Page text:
Electrochemical Stress Development during CO and NO Oxidation on Pt

Wednesday, 27 May 2015: 09:00
Williford Room A (Hilton Chicago)
Y. Ha (University of Illinois at Urbana−Champaign), Y. Cohen (Nuclear Research Center-Negev, Israel), and A. A. Gewirth (University of Illinois at Urbana-Champaign)
The adsorption and oxidation of CO on Pt electrodes is among the most studied electrochemical reactions due to its fundamental importance as a simple model system and practical importance as CO is a well-known poison in fuel cells.1 We use in situ electrochemical surface stress measurements to monitor the surface stress development during the oxidation of CO on Pt electrodes where adsorbed CO reacts with oxygen-containing species on the surface via Langmuir-Hinshelwood mechanism.1-2 The nature of adsorbed CO layer and the role of oxygenated species are studied in both acid and alkaline media. Further, the effect of dissolved CO is examined. Another strong adsorbate, NO, is oxidized on Pt surface and the surface stress change is monitored. Despite the similarity in the electronic structure, the oxidation of NO follows a different mechanism where the complete oxidation of adsorbed NO is very difficult due to surface oxide formation.3The different role of oxygenated species on the surface can be seen from the surface stress response.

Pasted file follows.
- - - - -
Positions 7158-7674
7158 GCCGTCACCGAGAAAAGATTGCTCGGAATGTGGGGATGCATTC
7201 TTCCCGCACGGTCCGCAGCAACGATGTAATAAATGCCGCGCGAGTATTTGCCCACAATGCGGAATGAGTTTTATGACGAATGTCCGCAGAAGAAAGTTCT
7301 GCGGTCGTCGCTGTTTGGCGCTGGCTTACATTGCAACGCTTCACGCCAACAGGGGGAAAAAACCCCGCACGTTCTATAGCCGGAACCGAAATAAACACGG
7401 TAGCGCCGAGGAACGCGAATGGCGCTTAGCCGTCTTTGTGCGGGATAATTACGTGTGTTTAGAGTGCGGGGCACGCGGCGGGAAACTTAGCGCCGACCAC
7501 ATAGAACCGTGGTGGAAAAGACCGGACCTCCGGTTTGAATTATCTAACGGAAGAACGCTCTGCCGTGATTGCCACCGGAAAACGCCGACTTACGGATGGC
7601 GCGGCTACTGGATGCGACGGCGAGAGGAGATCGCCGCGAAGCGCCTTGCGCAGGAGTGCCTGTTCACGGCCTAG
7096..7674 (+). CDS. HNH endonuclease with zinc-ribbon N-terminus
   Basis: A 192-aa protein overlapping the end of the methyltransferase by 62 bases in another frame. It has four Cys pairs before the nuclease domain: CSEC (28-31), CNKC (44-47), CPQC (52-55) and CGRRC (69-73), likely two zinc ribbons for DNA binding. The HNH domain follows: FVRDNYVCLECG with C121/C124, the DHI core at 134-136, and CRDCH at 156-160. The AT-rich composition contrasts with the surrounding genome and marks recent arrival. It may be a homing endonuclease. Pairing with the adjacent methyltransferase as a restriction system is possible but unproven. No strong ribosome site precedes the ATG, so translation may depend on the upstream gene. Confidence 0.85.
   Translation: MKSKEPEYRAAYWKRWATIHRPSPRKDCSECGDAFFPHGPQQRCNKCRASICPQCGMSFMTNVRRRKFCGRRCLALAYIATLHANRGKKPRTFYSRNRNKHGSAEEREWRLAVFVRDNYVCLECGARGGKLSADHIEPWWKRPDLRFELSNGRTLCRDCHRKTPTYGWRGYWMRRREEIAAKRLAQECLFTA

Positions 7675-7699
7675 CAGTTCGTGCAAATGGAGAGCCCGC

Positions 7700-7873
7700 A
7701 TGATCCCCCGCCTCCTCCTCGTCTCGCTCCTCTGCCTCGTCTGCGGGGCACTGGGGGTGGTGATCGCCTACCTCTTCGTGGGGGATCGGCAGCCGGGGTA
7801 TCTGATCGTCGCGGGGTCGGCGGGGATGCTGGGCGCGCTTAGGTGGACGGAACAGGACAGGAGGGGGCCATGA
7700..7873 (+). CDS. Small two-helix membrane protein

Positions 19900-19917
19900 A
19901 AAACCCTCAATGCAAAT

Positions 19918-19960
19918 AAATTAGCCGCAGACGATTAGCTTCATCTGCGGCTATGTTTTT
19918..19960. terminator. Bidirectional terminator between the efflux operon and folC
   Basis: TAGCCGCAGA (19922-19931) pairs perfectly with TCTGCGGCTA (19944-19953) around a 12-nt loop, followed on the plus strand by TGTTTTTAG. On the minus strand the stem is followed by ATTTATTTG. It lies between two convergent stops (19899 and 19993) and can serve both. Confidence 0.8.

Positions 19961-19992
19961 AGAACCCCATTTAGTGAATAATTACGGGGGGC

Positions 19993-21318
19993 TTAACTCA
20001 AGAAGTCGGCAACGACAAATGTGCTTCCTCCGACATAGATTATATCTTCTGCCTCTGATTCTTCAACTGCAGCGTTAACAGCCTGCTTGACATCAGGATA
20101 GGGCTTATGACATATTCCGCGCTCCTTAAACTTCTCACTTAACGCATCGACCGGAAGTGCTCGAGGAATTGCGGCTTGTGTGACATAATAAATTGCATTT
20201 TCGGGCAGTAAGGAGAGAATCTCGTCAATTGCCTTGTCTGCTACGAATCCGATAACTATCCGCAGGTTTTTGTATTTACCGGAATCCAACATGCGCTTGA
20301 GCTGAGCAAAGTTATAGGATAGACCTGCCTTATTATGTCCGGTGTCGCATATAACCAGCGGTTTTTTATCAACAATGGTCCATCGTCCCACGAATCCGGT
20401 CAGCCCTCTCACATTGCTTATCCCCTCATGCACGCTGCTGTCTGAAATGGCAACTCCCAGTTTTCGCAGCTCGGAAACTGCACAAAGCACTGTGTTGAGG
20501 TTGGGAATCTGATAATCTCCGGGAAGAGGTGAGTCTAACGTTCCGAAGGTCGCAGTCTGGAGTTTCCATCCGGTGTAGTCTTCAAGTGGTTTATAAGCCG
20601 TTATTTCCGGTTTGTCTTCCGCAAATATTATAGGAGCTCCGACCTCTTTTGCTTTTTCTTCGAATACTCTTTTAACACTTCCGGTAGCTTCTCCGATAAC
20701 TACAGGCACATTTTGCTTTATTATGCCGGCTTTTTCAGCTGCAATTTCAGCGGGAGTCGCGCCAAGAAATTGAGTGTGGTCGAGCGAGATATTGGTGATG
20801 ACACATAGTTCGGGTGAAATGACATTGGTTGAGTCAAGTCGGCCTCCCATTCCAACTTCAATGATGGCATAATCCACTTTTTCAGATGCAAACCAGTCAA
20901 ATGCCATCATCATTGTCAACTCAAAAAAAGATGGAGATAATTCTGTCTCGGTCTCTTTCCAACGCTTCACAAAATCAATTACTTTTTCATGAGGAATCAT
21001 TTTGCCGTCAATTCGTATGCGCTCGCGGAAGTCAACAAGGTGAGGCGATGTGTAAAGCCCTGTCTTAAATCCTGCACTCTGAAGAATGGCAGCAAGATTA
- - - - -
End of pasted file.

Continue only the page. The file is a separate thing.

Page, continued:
1.             Garcia, G.; Koper, M. T., Carbon monoxide oxidation on Pt single crystal electrodes: understanding the catalysis for low temperature fuel cells. Chemphyschem : a European journal of chemical physics and physical chemistry 2011, 12(11), 2064-72.

2.             Arenz, M.; Mayrhofer, K. J. J.; Stamenkovic, V.; Blizanac, B. B.; Tomoyuki, T.; Ross, P. N.; Markovic, N. M., The Effect of the Particle Size on the Kinetics of CO Electrooxidation on High Surface Area Pt Catalysts. J. Am. Chem. Soc. 2005, 127(18), 6819-6829.

3.             de Vooys, A. C. A.; Beltramo, G. L.; van Riet, B.; van Veen, J. A. R.; Koper, M. T. M., Mechanisms of electrochemical reduction and oxidation of nitric oxide. Electrochim. Acta 2004, 49 (8), 1307-1314.